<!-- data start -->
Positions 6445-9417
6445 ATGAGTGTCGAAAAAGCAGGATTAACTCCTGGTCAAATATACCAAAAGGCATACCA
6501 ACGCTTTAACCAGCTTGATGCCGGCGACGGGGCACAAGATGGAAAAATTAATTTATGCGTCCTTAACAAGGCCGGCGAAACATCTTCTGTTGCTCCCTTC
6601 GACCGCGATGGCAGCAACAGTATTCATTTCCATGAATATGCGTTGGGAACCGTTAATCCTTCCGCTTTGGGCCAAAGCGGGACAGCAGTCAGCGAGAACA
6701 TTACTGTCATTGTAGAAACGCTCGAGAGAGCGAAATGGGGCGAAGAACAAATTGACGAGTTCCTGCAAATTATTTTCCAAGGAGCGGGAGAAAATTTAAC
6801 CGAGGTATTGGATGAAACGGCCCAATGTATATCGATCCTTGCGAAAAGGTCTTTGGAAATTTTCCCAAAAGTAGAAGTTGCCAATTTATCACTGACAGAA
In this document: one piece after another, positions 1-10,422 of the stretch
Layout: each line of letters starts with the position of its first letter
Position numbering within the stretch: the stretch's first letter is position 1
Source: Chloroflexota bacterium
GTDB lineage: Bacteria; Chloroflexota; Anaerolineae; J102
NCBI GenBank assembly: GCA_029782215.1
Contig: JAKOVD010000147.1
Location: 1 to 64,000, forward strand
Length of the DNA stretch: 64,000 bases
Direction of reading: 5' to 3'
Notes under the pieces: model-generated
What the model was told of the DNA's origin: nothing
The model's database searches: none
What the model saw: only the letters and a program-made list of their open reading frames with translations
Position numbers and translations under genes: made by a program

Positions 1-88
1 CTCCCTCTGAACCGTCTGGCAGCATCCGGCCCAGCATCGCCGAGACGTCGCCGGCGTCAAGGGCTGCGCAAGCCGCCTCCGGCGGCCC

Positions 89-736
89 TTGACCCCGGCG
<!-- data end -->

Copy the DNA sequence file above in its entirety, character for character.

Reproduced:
Positions 6445-9417
6445 ATGAGTGTCGAAAAAGCAGGATTAACTCCTGGTCAAATATACCAAAAGGCATACCA
6501 ACGCTTTAACCAGCTTGATGCCGGCGACGGGGCACAAGATGGAAAAATTAATTTATGCGTCCTTAACAAGGCCGGCGAAACATCTTCTGTTGCTCCCTTC
6601 GACCGCGATGGCAGCAACAGTATTCATTTCCATGAATATGCGTTGGGAACCGTTAATCCTTCCGCTTTGGGCCAAAGCGGGACAGCAGTCAGCGAGAACA
6701 TTACTGTCATTGTAGAAACGCTCGAGAGAGCGAAATGGGGCGAAGAACAAATTGACGAGTTCCTGCAAATTATTTTCCAAGGAGCGGGAGAAAATTTAAC
6801 CGAGGTATTGGATGAAACGGCCCAATGTATATCGATCCTTGCGAAAAGGTCTTTGGAAATTTTCCCAAAAGTAGAAGTTGCCAATTTATCACTGACAGAA
In this document: one piece after another, positions 1-10,422 of the stretch
Layout: each line of letters starts with the position of its first letter
Position numbering within the stretch: the stretch's first letter is position 1
Source: Chloroflexota bacterium
GTDB lineage: Bacteria; Chloroflexota; Anaerolineae; J102
NCBI GenBank assembly: GCA_029782215.1
Contig: JAKOVD010000147.1
Location: 1 to 64,000, forward strand
Length of the DNA stretch: 64,000 bases
Direction of reading: 5' to 3'
Notes under the pieces: model-generated
What the model was told of the DNA's origin: nothing
The model's database searches: none
What the model saw: only the letters and a program-made list of their open reading frames with translations
Position numbers and translations under genes: made by a program

Positions 1-88
1 CTCCCTCTGAACCGTCTGGCAGCATCCGGCCCAGCATCGCCGAGACGTCGCCGGCGTCAAGGGCTGCGCAAGCCGCCTCCGGCGGCCC

Positions 89-736
89 TTGACCCCGGCG